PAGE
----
Figure wins SEC approval to sell securities on its blockchain

Figure Securities, a subsidiary of the online lender Figure Technologies, has received approval from the Securities and Exchange Commission to become a broker-dealer and run an SEC-registered Alternative Trading System for digital securities custodied on the company’s Provenance blockchain.

It’s the latest evolution of the work the company is doing with Provenance, the distributed-ledger-based trading platform it originally built to sell the the home equity lines of credit and mortgage and student loan refinancings it originates. The blockchain stores information about each loan and related documents. Figure, which was founded by fomer SoFi founder Mike Cagney, has traded nearly $3 billion worth of loans on the platform.

“We can bring T-instant settlement, transparency and liquidity into a market that traditionally hasn’t had it,” says Mike Cagney, CEO of Figure.

In the course of selling its loans on its blockchain, Figure hit a stumbling block: It couldn’t bundle the loans into securities and sell them to investors on its platform without SEC approval.

“The challenge we had as we were building out our marketplace and our exchange is that we weren’t able to offer securities,” Cagney said. “Having securities trade on a marketplace or an exchange involves a lot more regulatory oversight than having loans trade on the same type of exchange.”

Figure worked with the SEC and the Financial Industry Regulatory Authority for more than a year to get permission to offer digital securities on its blockchain.

The original idea behind Provenance was to provide transparency, proof of loan performance, provenance — reliable information about who owned or owns an asset at any given time — lower costs and easier audits for loan buyers and sellers through distributed ledger technology.

All those elements were missing in the mortgage crisis of 2008. Investors in collateralized debt obligations, especially mortgage-backed securities, didn’t know much about the quality of the underlying loans or whether the borrowers were paying them back.

Blythe Masters, the former CEO of Digital Asset Holdings, which built a blockchain for the Australian Stock Exchange, helped design the system alongside June Ou, Figure’s co-founder and Cagney’s wife, who runs products and technology at the company.

In addition to the bonds Figure generates by securitizing loans, the SEC-approved trading system can be used for secondary trading of private company stock and trading of other types of digital securities.

“It opens up the whole universe of security tokens for us in terms of what we can do on that,” Cagney said in an interview. “It’s something that strategically we knew we wanted to build. It just took a while to work with the regulators to make sure they understood how blockchain works.”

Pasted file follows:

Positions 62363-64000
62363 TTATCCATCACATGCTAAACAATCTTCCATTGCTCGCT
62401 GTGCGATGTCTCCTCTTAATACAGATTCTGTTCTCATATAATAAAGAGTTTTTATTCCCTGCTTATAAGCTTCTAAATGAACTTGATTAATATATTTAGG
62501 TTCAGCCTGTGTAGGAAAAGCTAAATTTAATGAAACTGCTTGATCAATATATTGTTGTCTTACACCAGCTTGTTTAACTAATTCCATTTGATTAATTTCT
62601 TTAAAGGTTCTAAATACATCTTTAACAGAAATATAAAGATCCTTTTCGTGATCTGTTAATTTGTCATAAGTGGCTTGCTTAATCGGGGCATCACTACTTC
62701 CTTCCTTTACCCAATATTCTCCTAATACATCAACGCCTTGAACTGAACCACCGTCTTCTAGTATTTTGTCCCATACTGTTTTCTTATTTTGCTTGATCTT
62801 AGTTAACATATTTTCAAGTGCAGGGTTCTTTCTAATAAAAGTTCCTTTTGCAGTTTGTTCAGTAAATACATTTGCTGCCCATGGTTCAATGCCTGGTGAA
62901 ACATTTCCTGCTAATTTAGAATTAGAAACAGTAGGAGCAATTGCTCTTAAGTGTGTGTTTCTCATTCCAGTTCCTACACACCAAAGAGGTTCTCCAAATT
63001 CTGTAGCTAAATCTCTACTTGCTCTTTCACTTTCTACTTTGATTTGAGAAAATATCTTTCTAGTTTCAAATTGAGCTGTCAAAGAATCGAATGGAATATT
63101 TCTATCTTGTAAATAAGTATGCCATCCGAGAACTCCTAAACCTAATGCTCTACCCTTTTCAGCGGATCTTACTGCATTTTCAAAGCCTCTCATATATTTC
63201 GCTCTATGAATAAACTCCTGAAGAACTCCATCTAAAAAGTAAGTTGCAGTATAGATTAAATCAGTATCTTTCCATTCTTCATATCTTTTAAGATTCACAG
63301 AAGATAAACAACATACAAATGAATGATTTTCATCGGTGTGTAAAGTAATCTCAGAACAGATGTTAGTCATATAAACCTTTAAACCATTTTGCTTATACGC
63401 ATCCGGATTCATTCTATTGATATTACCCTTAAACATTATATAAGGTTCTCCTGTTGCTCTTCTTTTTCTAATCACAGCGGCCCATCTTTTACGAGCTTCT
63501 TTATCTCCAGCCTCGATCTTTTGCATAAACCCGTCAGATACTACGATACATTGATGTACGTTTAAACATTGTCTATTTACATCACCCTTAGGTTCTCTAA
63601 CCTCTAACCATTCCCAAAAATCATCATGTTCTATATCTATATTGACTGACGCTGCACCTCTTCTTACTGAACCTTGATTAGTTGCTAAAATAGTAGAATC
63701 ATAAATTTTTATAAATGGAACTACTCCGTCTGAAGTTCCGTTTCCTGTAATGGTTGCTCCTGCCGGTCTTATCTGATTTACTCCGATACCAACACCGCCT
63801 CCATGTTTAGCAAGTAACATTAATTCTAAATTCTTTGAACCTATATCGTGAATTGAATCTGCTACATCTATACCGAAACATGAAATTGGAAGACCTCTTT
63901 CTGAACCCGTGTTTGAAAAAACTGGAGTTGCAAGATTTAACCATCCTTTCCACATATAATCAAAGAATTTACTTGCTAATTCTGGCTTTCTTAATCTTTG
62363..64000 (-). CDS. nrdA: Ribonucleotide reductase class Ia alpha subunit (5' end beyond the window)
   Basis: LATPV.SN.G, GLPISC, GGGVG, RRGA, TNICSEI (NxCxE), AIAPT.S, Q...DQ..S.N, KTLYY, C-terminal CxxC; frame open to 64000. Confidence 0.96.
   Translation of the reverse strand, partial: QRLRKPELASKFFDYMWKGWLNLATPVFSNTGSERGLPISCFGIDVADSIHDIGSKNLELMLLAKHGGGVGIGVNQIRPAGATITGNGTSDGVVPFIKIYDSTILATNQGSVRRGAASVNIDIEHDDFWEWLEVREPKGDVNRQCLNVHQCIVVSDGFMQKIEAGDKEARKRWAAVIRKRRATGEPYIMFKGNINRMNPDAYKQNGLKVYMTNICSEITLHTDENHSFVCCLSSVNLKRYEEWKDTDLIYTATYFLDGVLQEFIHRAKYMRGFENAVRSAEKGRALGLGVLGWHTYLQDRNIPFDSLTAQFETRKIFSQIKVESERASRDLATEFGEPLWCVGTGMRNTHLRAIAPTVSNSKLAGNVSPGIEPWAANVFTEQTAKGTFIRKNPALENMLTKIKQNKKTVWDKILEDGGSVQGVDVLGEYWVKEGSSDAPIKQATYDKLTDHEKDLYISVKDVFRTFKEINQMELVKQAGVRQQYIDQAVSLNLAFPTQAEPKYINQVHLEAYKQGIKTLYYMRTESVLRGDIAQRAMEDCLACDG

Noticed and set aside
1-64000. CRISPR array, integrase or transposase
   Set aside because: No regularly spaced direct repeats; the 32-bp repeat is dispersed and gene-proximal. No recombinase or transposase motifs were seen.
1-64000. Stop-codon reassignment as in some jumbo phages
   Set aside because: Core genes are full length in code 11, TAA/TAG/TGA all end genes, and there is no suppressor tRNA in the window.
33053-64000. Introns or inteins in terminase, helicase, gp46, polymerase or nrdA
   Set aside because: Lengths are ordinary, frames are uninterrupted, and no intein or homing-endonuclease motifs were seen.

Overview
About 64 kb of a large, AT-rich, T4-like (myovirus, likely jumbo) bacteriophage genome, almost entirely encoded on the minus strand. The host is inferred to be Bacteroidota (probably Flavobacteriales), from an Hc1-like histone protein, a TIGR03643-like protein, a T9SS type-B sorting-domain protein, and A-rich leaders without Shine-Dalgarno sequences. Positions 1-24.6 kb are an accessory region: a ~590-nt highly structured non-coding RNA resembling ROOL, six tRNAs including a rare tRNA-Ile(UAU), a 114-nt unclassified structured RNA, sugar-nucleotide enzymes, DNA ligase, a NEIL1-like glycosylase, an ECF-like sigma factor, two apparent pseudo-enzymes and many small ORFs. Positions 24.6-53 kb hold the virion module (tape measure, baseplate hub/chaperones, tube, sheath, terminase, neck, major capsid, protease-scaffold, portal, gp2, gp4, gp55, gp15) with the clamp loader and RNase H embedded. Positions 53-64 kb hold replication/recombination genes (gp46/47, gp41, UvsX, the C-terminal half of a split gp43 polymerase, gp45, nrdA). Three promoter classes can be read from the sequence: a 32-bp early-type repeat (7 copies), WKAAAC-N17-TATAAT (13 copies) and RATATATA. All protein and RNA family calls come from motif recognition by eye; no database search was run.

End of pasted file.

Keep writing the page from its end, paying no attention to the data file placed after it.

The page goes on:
Trading on a blockchain is different from traditional trading in that it’s bilateral: The buyer and seller face off directly with no intermediaries.

The trading of digital assets on a blockchain eliminates counterparty and settlement risk, Cagney argued. Stablecoins can be used to instantly buy securities, so both sides can see exactly what they are getting and there’s no lag time before settlement occurs.

“In the three years we’ve been up and running Provenance, and with billions of dollars that have passed through it, no one’s ever had to call Provenance” to handle a dispute or problem, Cagney said. This shows intermediaries are not needed for blockchain-based trading, he said.

“It’s because trades don’t fail on a blockchain if they’re done the right way,” he said.

Many over-the-counter markets would work better as transparent liquid marketplaces on blockchain, Cagney said.

“We can bring T-instant settlement, transparency and liquidity into a market that traditionally hasn’t had it,” he said. “We see this having a massive impact.” (Most securities trades settle two days after a transaction, a process commonly referred to as T+2.)

Likely users of the platform include family offices, institutional investors and high-net-worth individuals that will use a component of Provenance called Passport. Passport lets investors provide all their information for know-your-customer and anti-money- laundering purposes once, then have that accreditation stick to them every time they buy or sell anything on the platform.

Figure is still pursuing the national bank charter from the Office of the Comptroller of the Currency it applied for in November. Under the nontraditional charter the company is asking for, it would collect deposits but those deposits would not be federally insured.

This charter is the subject of a complaint the Conference of State Bank Supervisors filed against the OCC in the U.S. District Court for the District of Columbia in December.

The CSBS argued that Figure’s bid to open a bank not accepting federally insured deposits is “merely a thinly veiled effort” to avoid any controversy surrounding the OCC’s special-purpose fintech charter. The group has filed two similar complaints in the past about the OCC’s fintech charter. Both were thrown out of court because no company has been granted such a charter.

Cagney said the approval process is moving forward.

“We’re working with the OCC and I think making good progress,” Cagney said.